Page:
How to Stop Rodents from Eating My Garden

How to stop rodents from eating my garden

If you’re blessed with a green thumb, your local rats and mice will love your garden just as much as you do. They’re stealthy thieves by night, plundering your veggie patch, raiding your compost heap and ravaging your radishes. You’re not alone if you’re wondering to yourself ‘how to stop rodents from eating my garden?’ Here’s WHY rodents LOVE your garden, and five ways you can combat the relentless rodent onslaught. Get rid of your furry freeloaders … for good!

Why rodents LOVE your garden

Knowing how to stop rodents eating your garden all boils down to understanding why they’re there in the first place. Your garden’s a great source of food, water, shelter and protection from natural predators such as owls, foxes, hawks and snakes.

Tick some or all of those boxes and rodents will make a beeline for your garden. They won’t be the only ones though. So, how do you know whether your raiders are rodents or other birds and animals?

Just a case of mistaken identity? Five sure signs you’ve got rodents in your garden

You won’t always hear the scampering of tiny paws or telltale flash of rat tail. There are a few more-subtle signs to watch for that point to the fact you’ve got rodents in your garden. They include:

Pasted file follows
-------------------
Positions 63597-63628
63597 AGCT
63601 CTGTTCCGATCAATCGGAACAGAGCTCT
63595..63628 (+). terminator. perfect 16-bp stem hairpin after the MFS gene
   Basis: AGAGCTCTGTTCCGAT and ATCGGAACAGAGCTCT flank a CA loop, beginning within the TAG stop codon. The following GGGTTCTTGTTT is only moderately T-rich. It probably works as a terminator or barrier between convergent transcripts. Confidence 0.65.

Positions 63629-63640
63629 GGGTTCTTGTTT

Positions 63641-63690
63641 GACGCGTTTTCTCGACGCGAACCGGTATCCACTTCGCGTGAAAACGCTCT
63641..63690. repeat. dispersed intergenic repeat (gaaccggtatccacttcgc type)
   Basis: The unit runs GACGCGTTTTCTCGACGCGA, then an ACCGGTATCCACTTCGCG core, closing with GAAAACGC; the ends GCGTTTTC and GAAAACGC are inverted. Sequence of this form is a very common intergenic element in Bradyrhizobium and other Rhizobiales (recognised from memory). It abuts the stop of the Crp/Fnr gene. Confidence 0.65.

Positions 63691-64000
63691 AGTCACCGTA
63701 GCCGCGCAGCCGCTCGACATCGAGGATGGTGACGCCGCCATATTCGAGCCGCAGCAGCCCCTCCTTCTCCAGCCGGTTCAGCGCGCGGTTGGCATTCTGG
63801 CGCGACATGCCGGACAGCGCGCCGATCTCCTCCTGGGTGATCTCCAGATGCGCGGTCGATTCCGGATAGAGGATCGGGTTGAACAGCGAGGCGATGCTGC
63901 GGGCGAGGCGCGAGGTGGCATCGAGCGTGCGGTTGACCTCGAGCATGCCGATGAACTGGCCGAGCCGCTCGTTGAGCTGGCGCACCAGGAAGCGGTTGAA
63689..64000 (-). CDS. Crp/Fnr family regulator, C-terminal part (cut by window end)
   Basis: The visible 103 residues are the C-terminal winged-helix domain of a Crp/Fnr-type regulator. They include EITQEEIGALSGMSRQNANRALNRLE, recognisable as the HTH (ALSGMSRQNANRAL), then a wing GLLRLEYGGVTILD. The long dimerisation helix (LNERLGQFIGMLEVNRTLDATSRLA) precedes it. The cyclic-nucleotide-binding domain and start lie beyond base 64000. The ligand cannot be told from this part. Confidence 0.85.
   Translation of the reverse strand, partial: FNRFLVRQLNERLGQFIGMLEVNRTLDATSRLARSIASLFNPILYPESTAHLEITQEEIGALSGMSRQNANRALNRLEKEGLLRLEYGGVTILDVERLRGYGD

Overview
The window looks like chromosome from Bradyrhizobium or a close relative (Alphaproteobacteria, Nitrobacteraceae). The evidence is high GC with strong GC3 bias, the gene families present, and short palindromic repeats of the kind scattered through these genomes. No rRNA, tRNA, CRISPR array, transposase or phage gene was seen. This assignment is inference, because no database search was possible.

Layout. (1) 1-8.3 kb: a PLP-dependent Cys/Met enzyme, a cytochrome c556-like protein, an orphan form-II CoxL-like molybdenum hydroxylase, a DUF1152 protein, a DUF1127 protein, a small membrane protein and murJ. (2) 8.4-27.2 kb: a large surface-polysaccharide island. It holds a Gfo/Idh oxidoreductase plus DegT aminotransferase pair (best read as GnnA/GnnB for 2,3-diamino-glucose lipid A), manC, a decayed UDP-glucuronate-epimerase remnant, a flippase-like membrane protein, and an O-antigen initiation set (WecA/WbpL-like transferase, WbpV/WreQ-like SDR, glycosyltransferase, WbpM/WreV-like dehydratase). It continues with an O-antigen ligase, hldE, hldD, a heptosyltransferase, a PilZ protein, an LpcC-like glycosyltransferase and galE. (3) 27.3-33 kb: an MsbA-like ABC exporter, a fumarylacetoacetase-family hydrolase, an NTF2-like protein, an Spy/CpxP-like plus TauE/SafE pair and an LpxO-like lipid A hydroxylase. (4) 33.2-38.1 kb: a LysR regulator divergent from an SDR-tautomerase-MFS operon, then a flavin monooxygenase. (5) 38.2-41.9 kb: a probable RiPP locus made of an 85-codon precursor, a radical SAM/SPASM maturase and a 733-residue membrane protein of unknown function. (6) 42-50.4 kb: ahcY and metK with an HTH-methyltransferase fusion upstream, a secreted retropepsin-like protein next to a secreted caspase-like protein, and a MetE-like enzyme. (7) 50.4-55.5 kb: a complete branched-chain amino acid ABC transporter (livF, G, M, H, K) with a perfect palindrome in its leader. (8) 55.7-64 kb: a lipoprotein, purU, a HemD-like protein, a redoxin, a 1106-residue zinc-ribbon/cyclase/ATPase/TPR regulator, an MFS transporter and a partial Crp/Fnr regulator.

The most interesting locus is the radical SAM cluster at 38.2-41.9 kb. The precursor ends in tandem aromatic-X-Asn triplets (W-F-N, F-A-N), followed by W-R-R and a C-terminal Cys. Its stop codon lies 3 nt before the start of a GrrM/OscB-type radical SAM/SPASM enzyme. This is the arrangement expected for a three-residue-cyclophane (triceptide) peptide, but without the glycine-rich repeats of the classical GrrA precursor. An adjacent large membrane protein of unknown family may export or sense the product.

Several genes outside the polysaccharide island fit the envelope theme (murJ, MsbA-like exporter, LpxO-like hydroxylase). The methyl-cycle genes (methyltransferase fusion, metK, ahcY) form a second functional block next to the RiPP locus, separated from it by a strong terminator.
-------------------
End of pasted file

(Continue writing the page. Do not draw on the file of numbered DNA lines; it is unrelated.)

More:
• • rat and mouse droppings
  • • teeth marks in vegetables, bulbs and roots, because rodents need to engage in continuous gnawing behaviour to file down their incisors
  • • burrowing and soil disruption
  • • disappearing crops
  • • rats and mice in your roof space or home.

Rodents have a wide repertoire of survival skills. They’re secretive by nature. By the time you start to see the more obvious signs of rodents, the infestation can be large and well-established, making eradication all the more difficult. If you suspect you’ve got rodents in your garden, you need to act swiftly.

Here are five practical ways how to stop rodents from eating your garden.

1. Reduce easy food sources

Rodents are natural scavengers and eat a wide and varied diet. If you’ve got a veggie patch, compost heap, or chickens, you’re actually attracting rats and mice to your garden. You’re providing an easy source of food and water. Worse still, if you’re attracting rodents to your garden, snakes will follow.

• Compost, rubbish and food waste

Your rubbish and scraps are an easy source of food for rodents in your garden. Invest in a secure compost system that makes access to this food source much harder. If you can’t have a sealed compost unit, try to position your compost heap well away from your home. Don’t forget to collect and compost fallen fruit rather than just leaving it to rot on the ground.

You should also avoid overfilling your garbage bin. Ensure the lid can be closed securely so that your rubbish doesn’t become their rich pickings.

• Build a barrier between rodents and their food sources

Your newly planted seeds, root veggies and delicate buds are also an excellent rodent food source. Raising up garden beds and using barriers to fence them off wherever possible is a great start. It doesn’t have to be a costly exercise. You can use chicken wire or old galvanised iron sheeting to do this. Keep in mind that rodents are excellent climbers, jumpers and burrowers. Your barriers need to be of sufficient height and buried far enough underground (at least 8 cm deep) to foil the most determined of rodents.

2. Don’t become your rodents’ local watering hole